Marine Le Pen: Front National

Marine Le Pen is the current President of the National Front (FN) party. She won the leadership of her party in 2011, succeeding her father, Jean-Marie Le Pen, to become the party’s second president since its creation in 1972. Le Pen first joined the FN party in 1986 at the age of 18.

Le Pen announced her candidacy for the 2017 presidential race in April 2016. Her platform is perhaps best known for far-right and nationalist views, especially concerning social issues. Le Pen proposes stricter policies on both legal and illegal immigration, including reinstating customs controls along the country’s borders and withdrawing France from the Schengen Area.


She has denounced public displays of Islam such as praying in the street or wearing a “burkini” on France’s beaches, however states that her issue is with fundamentalism and not the religion itself. With regards to the economy, Le Pen proposes a protectionist approach to trade and follows the views of French economist Maurice Allais, who was skeptical of free trade and a single currency in Europe.

Le Pen won her first political position in 1998 when she was elected as a regional councilor in Nord-Pas-de-Calais, a role she continues to occupy. She came third in the 2012 presidential race, gaining 18% of the vote, behind Nicolas Sarkozy, who went on to win, and current president François Hollande. Le Pen has also been a Member of European Parliament since 2004. Within the party, she joined the FN Executive Committee in 2000 and became Vice President of the FN in 2003.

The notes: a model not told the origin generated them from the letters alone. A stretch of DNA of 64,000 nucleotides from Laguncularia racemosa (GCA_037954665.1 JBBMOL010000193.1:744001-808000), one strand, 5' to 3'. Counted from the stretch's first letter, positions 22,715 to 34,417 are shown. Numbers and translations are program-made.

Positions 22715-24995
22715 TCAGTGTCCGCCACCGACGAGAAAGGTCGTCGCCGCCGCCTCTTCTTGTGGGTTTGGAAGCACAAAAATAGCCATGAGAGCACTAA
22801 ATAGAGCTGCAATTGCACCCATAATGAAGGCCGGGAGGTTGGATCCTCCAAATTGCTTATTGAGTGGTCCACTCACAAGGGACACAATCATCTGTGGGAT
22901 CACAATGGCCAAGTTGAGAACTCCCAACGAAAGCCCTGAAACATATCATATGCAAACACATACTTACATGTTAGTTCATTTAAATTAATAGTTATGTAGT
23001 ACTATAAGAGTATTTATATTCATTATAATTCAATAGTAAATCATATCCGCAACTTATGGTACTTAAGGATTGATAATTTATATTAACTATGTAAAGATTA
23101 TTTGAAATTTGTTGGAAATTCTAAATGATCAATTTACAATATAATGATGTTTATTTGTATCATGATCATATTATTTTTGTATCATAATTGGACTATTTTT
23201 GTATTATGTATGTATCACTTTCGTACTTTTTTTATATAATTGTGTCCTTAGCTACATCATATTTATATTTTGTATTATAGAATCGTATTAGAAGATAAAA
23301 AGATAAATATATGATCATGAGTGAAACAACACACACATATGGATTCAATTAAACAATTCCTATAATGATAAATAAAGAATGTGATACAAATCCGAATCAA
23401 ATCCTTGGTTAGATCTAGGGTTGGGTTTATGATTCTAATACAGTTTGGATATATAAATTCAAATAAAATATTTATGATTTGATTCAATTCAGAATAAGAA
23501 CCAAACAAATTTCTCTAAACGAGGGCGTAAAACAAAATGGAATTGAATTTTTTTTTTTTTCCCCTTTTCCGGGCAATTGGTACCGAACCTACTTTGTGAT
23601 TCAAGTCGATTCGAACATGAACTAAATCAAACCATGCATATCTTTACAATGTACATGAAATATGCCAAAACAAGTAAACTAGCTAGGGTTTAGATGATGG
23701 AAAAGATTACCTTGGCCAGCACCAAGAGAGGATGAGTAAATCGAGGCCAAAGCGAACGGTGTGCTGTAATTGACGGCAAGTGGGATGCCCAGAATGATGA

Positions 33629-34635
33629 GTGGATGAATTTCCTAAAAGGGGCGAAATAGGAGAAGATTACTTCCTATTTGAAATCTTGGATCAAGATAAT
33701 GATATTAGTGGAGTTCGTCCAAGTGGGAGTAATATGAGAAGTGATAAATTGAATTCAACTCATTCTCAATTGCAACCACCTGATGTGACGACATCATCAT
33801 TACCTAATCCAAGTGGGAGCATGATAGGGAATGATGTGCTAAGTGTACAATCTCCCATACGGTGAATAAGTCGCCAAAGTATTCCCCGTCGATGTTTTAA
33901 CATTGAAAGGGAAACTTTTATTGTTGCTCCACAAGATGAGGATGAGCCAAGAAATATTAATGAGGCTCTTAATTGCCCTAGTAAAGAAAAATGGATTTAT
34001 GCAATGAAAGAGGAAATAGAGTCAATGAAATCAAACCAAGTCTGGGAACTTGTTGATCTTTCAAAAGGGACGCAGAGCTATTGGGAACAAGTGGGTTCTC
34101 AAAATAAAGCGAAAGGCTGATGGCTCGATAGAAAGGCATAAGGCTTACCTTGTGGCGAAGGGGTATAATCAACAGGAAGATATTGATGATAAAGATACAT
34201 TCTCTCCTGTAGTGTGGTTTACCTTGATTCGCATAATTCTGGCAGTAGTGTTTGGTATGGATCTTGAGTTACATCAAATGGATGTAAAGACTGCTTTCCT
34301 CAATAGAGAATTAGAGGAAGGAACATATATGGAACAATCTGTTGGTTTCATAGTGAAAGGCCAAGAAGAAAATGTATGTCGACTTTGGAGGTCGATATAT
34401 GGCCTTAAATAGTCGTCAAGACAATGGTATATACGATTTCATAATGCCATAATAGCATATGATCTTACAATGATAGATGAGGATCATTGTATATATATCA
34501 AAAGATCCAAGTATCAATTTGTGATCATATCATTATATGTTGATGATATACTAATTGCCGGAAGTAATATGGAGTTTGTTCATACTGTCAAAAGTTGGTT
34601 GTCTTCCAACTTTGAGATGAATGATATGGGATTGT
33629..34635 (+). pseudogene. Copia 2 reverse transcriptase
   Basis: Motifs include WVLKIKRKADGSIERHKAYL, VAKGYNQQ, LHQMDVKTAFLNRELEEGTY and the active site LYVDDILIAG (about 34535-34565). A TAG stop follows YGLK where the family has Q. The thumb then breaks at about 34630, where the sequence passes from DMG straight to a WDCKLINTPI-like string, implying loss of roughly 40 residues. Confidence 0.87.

Le Pen studied Law and earned a Masters of Advanced Studies in Criminal Law. She then worked as an attorney in Paris for six years (1992-1998) and, despite her hard stance on immigration, part of her legal practice involved defending illegal immigrants.

She and her father have not always seen eye-to-eye, including on his infamous statement calling the Holocaust a “detail” of WWII, while his daughter denounced it as the “height of barbarism”. Le Pen is also in favor of the right to civil unions for same-sex couples, whereas her father’s FN was opposed to any legal recognition of same-sex relationships.


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